15. Green Heron is now about 10 miles west of Key largo. With an hour and a half to go before midnight, they will certainly break the existing record. The G Cat was 2 hours and 4 minutes behind at Flamingo. The winner will be the one that best navigates their way across the flats and mud to Key Largo. With 2 hours in hand, our guys should be OK but a lot depends on chance and finding the best channels. Gordy Hill will be there to pick them up. Go Go, you can sleep when you get there.
  16. Graham and Fred are carrying a GPS transmitter that periodically sends their position in the race. If I am following the correct boat, they were at the first check point about 10 miles south of Englewood. They had to sail and row quite a distance and pass under at least one low bridge to get to the check point. Here is the link to the website. I found it a little clunky to navigate but then I'm a bit clunky on the computer. I copied and pasted this so, who knows? The only boat that works for me is NavRes, which I hope is Graham. _____________________________________ Go to www.globalwave.com Click on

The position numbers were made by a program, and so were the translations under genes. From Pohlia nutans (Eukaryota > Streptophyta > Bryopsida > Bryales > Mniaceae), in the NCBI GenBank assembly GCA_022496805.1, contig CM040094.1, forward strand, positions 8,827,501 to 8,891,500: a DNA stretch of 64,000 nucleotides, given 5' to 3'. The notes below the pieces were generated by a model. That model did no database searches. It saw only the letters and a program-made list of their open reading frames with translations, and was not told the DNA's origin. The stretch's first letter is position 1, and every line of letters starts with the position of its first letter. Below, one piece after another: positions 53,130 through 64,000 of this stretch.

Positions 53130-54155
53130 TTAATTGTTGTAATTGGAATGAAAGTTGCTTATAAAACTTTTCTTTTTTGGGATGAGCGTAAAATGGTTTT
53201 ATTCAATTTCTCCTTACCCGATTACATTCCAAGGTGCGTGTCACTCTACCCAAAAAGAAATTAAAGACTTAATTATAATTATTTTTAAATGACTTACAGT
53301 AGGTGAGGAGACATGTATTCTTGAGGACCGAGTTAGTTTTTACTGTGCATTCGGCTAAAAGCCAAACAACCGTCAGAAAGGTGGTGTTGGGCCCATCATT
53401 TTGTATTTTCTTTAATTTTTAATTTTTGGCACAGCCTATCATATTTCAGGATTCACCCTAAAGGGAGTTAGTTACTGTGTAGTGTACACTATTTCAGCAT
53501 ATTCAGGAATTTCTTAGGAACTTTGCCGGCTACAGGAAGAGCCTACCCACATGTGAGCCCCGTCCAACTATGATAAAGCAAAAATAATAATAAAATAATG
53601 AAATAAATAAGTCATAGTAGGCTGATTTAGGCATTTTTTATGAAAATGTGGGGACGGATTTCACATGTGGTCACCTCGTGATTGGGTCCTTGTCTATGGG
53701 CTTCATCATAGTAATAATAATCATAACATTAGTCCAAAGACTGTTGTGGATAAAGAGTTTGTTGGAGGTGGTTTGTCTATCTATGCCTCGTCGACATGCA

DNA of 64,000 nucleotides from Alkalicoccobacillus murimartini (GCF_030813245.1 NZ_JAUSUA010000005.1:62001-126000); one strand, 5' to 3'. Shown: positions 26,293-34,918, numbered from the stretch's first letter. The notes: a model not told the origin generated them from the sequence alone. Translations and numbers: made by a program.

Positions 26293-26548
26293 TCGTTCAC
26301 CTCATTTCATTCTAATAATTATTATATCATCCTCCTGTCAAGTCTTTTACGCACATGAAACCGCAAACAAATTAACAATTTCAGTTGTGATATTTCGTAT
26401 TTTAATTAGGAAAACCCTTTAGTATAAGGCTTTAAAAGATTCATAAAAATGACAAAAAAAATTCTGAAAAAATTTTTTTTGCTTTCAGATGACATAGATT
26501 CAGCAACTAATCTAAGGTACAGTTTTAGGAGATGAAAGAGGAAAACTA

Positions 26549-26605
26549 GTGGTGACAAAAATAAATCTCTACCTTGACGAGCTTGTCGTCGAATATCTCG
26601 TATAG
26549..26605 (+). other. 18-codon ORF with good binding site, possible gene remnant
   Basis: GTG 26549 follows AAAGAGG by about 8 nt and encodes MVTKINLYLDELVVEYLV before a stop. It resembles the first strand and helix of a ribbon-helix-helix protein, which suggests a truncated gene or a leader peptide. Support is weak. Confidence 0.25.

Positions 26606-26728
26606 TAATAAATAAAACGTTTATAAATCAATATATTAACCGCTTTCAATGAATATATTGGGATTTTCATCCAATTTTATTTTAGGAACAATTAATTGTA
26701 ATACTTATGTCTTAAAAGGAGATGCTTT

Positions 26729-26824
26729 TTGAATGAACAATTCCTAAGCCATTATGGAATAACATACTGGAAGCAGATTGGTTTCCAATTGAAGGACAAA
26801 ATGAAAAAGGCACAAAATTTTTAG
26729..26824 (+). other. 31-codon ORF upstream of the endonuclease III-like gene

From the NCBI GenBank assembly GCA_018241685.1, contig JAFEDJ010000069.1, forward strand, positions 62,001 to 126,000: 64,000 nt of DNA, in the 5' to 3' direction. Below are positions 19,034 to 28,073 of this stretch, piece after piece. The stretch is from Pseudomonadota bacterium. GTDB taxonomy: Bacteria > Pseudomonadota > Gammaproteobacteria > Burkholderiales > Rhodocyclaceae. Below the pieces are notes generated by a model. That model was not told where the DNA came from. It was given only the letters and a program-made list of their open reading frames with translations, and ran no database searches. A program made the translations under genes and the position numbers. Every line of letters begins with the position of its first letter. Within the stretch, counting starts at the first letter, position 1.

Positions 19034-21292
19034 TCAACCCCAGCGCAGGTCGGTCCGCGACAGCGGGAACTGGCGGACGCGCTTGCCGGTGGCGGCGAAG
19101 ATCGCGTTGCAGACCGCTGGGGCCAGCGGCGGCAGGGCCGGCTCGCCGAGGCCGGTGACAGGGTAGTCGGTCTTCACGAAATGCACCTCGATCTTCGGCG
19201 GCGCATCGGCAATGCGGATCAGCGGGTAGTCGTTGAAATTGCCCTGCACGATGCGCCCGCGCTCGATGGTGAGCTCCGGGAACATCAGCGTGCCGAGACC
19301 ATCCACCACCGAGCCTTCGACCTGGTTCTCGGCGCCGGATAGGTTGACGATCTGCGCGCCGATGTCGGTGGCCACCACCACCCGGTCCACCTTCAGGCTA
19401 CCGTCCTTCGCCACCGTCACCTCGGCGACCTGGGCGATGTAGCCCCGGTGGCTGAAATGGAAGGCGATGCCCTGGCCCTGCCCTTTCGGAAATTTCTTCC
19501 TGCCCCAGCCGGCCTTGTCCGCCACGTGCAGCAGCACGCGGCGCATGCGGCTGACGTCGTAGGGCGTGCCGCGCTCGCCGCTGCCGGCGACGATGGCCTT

17. No secret about the keel up dasher. It's a 20 foot center console sport fisherman. Designed by Graham Byrnes who lives a couple miles from the shop where this first one is being constructed. It has the classic Harker's Island flare and should be a nice addition to Graham's plan list. It's being built in the favored Outer Banks construction method of laminated occume ply and epoxy. Graham and crew are leaving in about 2 hours for this year's 300 mile Everglades Challenge taking off for Key Largo from St Petersburg. You can follow this very demanding endurance race for small boats at: http://www.watertribe.com/Default.aspx?Expand=7&ucPtr=Everglades/EvergladesTeaser.ascx
  18. Mike, Did you sneak a photo of Graham"s Offshore 20 in there??
  19. Just looked in on the forum this morning and saw this thread. This computer flunky is now taking a class at the local Community College in Microsoft Front Page. I will have a web site shortly if not later. I'm late to this game and boats are more fun than computers, especially for an old analog fart. I wonder what digital fart is like? Anyway, my email is harbinger@cconnect.net Good to see Mike has resurfaced. I do wonder where he gets all that porn though. When I type "porn" into my browser, I don't get anything like that
  20. Hi Jordyn, Ask your dad for some sandpaper for your birthday